ByGB Blog Official 2018-01-22 3601
If you are still not sure if this is something you want in your smartphone, read on. In this post, we take a closer look at what wireless charging is, its key benefits and main drawbacks.
Wireless charging is based on the principle of magnetic induction. In short, the chargers use magnetism to transmit energy — and, in practice, they are very easy to use. Most wireless chargers come in the form of pads: typically round, but also square, rectangular and so on.
First, you plug in your wireless charger into the power outlet. Then, you place your phone on the charger. The current coming from power outlet will move through the wire of the wireless charger and create a magnetic field. This magnetic field, in turn, creates a current in the coil inside the device lying on the wireless charger. The magnetic energy then converts into electrical energy — which is exactly what your phone's battery needs to charge up.
Naturally, your phone must be equipped with the hardware that supports wireless charging in order for everything to work.
Yes. In this regard, you have nothing to worry about. The field created by the average induction charger is not in any way more harmful than radio waves — and the field created is not strong enough at all to have any effect on your body. So, you can feel free to use wireless charging regularly and even have the charger on your bed stand.
There are several significant advantages that wireless charging has over standard wired charging.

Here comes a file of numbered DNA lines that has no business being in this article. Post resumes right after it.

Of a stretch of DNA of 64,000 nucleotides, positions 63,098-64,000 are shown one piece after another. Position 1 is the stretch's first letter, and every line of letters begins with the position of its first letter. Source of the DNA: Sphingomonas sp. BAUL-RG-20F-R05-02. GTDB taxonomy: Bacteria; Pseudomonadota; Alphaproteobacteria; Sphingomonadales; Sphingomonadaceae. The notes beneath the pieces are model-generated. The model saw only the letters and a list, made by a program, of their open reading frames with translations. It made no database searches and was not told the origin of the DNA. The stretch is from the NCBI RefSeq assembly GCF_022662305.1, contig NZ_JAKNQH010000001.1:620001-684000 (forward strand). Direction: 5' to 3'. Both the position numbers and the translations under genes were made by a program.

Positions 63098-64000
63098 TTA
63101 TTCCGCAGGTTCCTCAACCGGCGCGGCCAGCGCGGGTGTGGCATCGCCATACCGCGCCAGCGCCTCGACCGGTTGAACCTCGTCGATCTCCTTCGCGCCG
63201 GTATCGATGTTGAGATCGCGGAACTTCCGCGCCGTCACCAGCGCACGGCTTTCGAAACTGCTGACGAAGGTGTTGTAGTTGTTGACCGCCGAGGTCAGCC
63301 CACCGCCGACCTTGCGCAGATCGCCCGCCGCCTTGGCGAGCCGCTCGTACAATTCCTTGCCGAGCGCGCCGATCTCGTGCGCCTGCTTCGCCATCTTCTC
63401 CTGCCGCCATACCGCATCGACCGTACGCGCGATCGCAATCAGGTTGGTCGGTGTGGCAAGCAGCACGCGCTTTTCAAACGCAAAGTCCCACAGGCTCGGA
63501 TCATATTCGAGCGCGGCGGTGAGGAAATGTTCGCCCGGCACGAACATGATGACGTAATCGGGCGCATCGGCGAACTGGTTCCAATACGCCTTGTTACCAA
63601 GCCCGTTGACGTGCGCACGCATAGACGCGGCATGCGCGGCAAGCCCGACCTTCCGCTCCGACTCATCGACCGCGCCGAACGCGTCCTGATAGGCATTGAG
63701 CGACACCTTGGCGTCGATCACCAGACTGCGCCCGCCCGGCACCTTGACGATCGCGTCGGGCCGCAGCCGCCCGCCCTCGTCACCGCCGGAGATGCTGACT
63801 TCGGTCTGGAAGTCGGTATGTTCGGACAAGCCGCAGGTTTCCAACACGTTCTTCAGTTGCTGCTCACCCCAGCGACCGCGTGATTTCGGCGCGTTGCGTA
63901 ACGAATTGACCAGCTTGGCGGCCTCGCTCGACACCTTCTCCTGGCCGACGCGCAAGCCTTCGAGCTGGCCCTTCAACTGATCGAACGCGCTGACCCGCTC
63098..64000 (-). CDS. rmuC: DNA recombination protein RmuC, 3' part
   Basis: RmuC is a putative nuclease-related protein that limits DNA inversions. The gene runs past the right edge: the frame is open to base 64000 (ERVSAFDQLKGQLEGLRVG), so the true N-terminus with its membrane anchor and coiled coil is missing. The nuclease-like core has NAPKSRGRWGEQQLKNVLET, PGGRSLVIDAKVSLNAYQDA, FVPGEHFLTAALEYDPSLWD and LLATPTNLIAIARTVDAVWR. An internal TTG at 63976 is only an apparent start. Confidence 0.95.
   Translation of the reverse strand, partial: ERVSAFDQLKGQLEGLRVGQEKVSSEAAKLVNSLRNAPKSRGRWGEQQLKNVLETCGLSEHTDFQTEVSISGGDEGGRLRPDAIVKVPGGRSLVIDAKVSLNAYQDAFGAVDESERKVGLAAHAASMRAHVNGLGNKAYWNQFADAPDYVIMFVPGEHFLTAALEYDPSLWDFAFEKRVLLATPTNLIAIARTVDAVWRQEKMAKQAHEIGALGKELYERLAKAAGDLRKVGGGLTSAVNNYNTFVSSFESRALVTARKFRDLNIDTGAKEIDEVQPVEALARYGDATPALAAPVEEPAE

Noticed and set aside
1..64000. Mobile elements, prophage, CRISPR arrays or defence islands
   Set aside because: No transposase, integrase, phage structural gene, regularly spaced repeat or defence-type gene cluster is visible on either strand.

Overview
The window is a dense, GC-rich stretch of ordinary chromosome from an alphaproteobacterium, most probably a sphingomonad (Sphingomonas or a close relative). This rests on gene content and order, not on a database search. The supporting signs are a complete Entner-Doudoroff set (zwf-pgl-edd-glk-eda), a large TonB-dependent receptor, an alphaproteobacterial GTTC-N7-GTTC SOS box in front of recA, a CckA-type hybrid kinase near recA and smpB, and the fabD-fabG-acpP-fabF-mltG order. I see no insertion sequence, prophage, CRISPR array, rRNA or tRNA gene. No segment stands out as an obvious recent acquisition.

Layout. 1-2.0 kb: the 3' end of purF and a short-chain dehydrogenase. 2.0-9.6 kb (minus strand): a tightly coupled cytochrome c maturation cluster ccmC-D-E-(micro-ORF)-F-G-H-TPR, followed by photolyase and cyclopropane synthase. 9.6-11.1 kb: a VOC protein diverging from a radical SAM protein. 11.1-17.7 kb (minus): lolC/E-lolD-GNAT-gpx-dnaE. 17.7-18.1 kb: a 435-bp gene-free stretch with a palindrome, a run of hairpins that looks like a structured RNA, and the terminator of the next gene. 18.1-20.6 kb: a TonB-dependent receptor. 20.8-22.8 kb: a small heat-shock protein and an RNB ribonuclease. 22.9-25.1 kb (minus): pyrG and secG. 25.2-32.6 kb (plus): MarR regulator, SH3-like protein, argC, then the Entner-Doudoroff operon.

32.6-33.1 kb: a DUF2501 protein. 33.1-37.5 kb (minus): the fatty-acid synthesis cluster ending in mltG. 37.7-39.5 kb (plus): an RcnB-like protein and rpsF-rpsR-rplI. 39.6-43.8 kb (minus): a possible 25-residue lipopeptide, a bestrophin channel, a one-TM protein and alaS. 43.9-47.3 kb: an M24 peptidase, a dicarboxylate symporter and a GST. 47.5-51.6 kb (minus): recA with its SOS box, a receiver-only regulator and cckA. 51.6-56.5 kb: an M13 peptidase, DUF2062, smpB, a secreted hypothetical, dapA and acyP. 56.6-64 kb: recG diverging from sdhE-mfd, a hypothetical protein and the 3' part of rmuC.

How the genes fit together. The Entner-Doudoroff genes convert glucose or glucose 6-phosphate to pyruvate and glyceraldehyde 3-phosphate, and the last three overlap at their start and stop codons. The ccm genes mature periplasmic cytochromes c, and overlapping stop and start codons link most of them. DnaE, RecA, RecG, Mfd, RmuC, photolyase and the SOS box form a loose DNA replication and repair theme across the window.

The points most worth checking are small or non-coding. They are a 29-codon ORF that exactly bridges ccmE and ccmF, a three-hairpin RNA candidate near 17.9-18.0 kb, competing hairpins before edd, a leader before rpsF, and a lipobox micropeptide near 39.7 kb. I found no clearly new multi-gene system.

This is probably the number one reason users opt for wireless chargers. Wires are messy, dusty and very limiting. Wireless chargers let you use your phone freely while it's charging without any inconvenience.
No matter how careful you are when plugging your phone in to charge, it will still cause wear and tear over time to your smartphone's charging port. Wireless charging, on the other hand, does not require any "intrusion" into your phone — simply place the phone on the pad to charge.
With a wireless charger, you can forget about bringing different cables with you (if you have several phones) or the problem taking the wrong charger accidentally. Wireless charging pads will work with any phone that supports it and the issue of compatibility resolves itself.
First, it's not quite as fast as cable charging — at least for now. A web places the difference in charging time for Samsung Galaxy S6 at 1.43 hours in favor of cable charging (it took 1.48 hours to fully charge the phone with a cable and 3.01 hours with a wireless charging pad).
Another possible drawback is overheating. It's said that wireless charging makes your phone heat up faster, which is potentially damaging to the battery.
Once again, it all comes down to you. As more and more manufacturers recognize the selling points of wireless charging, we will probably see more and more smartphones supporting it. Wireless charging is more convenient, easier and it does look cooler than a traditional cable. With that, it is not as efficient as a cable — especially with fast charging options available today. But things may change very quickly — and if you have an option of going for a phone with wireless charging, you can experience the difference first hand.
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